You might not normally let into your home a slick, fast-talking huckster who spews anger and touts pictures of two-headed politicians, scary eyes, rotten apples, broken eggs and heads as teed-up golf balls.
But this is a hot campaign season.
More than a dozen fierce races across the suburbs have spurred scores of mailers - many of them highly negative, coarse and offensive.
"Oh, my God, they are so negative," said Christine Dolgopol, who says she has been inundated with fliers at her Wheeling home from highly contested races in an almost "daily barrage."
Campaigns on both sides of the aisle have spent hundreds of thousands of dollars on such direct mail and they are hoping it may hold the key to victory, even if some of the pieces offer more shock than substance.
"The postal worker is the new precinct committeeman," says Paul Green, political professor at Roosevelt University. "In a close election, it does make a difference."
And there may be a lot of close elections this year.
From the state level to Congress, Democrats are spending millions of dollars to win over previously Republican seats from Elk Grove to Elgin, Naperville and Round Lake.
Meanwhile, Republicans are spending big bucks to hang on to their dwindling power.
Much of that cash ends up in mailboxes in the form of mailers that often involve shoddy Photoshop work and outlandish accusations.
Political watchers generally invoke two observations when it comes to direct mail pieces: They work and you can't trust them.
Candidates spend hundreds of thousands of dollars on mailers because they ensure that prospective voters at least glance at them. Those few seconds of unfiltered interaction between the voter and the candidate's message can be priceless.
Plus, candidates can tailor that message in a way they can't on TV ads.
In addition to voter registration data, campaigns collect reams of postal lists from ideological groups, including unions, business organizations and groups on both sides of controversial issues like abortion.
Then candidates can craft postcard messages designed specifically for a certain audience, from business owners to abortion activists to union members.
"You can say things in a mailer to those groups that you wouldn't say in an ad during the six o'clock news," says Kent Redfield, interim director for the Institute of Legislative Studies at the University of Illinois in Springfield.
Mailers in this year's suburban races have been largely funded by national and state party organizations. (The ad's author is written in small type near the mailing address.)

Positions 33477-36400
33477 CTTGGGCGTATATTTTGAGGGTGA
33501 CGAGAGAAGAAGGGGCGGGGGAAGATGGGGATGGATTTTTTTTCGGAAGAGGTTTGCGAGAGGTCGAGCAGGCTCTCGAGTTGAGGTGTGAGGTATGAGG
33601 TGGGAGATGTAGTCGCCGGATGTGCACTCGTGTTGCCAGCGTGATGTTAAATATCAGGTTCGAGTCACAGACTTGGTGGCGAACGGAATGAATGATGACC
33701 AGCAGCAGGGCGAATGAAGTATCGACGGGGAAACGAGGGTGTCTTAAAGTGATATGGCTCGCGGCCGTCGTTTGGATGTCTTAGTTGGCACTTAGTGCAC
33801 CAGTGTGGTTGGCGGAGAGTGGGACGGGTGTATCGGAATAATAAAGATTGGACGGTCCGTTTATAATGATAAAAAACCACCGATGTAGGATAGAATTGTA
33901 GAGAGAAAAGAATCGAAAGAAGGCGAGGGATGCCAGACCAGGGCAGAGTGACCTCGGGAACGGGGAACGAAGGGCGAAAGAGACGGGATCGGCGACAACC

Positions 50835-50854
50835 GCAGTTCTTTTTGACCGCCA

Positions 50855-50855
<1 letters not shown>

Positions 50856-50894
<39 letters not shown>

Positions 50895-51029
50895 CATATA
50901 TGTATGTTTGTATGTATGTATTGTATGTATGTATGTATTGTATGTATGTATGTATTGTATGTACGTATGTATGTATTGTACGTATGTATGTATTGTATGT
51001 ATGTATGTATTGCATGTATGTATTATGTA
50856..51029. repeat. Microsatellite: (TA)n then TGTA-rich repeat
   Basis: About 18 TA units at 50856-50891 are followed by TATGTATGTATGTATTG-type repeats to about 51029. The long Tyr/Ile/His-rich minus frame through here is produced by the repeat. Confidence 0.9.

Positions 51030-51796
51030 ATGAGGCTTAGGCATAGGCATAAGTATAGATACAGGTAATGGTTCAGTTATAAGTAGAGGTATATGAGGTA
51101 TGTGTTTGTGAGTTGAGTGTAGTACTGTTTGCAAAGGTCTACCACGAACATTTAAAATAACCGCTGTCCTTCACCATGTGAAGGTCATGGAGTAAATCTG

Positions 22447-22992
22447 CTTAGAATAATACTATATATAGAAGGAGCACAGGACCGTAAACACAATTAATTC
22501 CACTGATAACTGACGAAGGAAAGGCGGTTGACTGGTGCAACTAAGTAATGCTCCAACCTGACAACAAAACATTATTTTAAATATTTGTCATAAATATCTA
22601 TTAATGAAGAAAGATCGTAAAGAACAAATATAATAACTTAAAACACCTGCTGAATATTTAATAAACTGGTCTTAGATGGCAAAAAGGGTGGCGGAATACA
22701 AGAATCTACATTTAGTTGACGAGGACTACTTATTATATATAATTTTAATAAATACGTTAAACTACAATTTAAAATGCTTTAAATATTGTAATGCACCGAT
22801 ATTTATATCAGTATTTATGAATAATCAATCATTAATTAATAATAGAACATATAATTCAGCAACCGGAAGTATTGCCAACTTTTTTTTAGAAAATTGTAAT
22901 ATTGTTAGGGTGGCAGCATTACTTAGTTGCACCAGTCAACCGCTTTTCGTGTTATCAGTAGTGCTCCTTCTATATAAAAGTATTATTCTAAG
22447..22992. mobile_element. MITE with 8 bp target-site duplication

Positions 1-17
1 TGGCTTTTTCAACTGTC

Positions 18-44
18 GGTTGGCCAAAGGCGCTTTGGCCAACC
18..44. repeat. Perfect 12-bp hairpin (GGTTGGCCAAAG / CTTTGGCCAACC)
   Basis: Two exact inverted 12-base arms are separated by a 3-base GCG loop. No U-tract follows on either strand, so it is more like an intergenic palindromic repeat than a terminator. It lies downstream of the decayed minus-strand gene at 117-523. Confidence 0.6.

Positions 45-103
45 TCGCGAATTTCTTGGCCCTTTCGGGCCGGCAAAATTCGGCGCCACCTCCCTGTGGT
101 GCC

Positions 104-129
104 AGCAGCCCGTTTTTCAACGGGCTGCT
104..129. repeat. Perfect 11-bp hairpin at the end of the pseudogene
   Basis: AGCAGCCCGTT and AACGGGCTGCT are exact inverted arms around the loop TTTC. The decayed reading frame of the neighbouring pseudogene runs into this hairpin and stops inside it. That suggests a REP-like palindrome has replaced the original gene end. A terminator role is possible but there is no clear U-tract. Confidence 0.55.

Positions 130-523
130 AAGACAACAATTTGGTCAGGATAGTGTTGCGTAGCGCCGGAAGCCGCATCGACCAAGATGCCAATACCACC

The Democratic Congressional Campaign Committee has paid for hundreds of thousands of dollars in mailers supporting Dan Seals of Wilmette in his bid against U.S. Rep. Mark Kirk.
The 10th district pieces tie Kirk to President George Bush. One actually shows Bush pulling puppet strings that hold the Highland Park Republican's arms and legs.
Kirk, who has adamantly maintained that he has gone against Bush when he saw fit, has countered with positive mailers about his endorsements from Democratic-leaning groups like Planned Parenthood and the Sierra Club.
The state Republican and Democratic Parties also have been big spenders.
Illinois Democratic Party mailers that follow the same pattern across several suburban districts have been used to undermine support for GOP candidates for weeks.
One uses an ugly yet enduring image from the country's long-running debate over legalized abortion, showing the opponent in an alley with a coat hanger on a sign that reads "back alley medical services." The mailer is meant to highlight the Republican's opposition to legalized abortion.
Such indelicate images and language are not confined to one party. Republican mailers have generally tried to tie the Democrat to Gov. Rod Blagojevich and Cook County Board President Todd Stroger.
In one race, the flier repeatedly says "Guilty" next to pictures of the targeted candidate and statements about their alleged support for tax hikes and affiliation with Blagojevich. Another is splashed with pictures of mud.
In addition to mailers funded by the two major parties, lobbying groups also are spending money to send their messages into homes. They include legalized abortion supporters and opponents and the state's Realtors organization.
Political watchers warn voters shouldn't put much stock in what the mailers say. Many are misleading and based on distorted facts, at the very least.
"It is political propaganda. It is no different from those political blogs," says Green. "They are not spending that kind of money to be good citizens."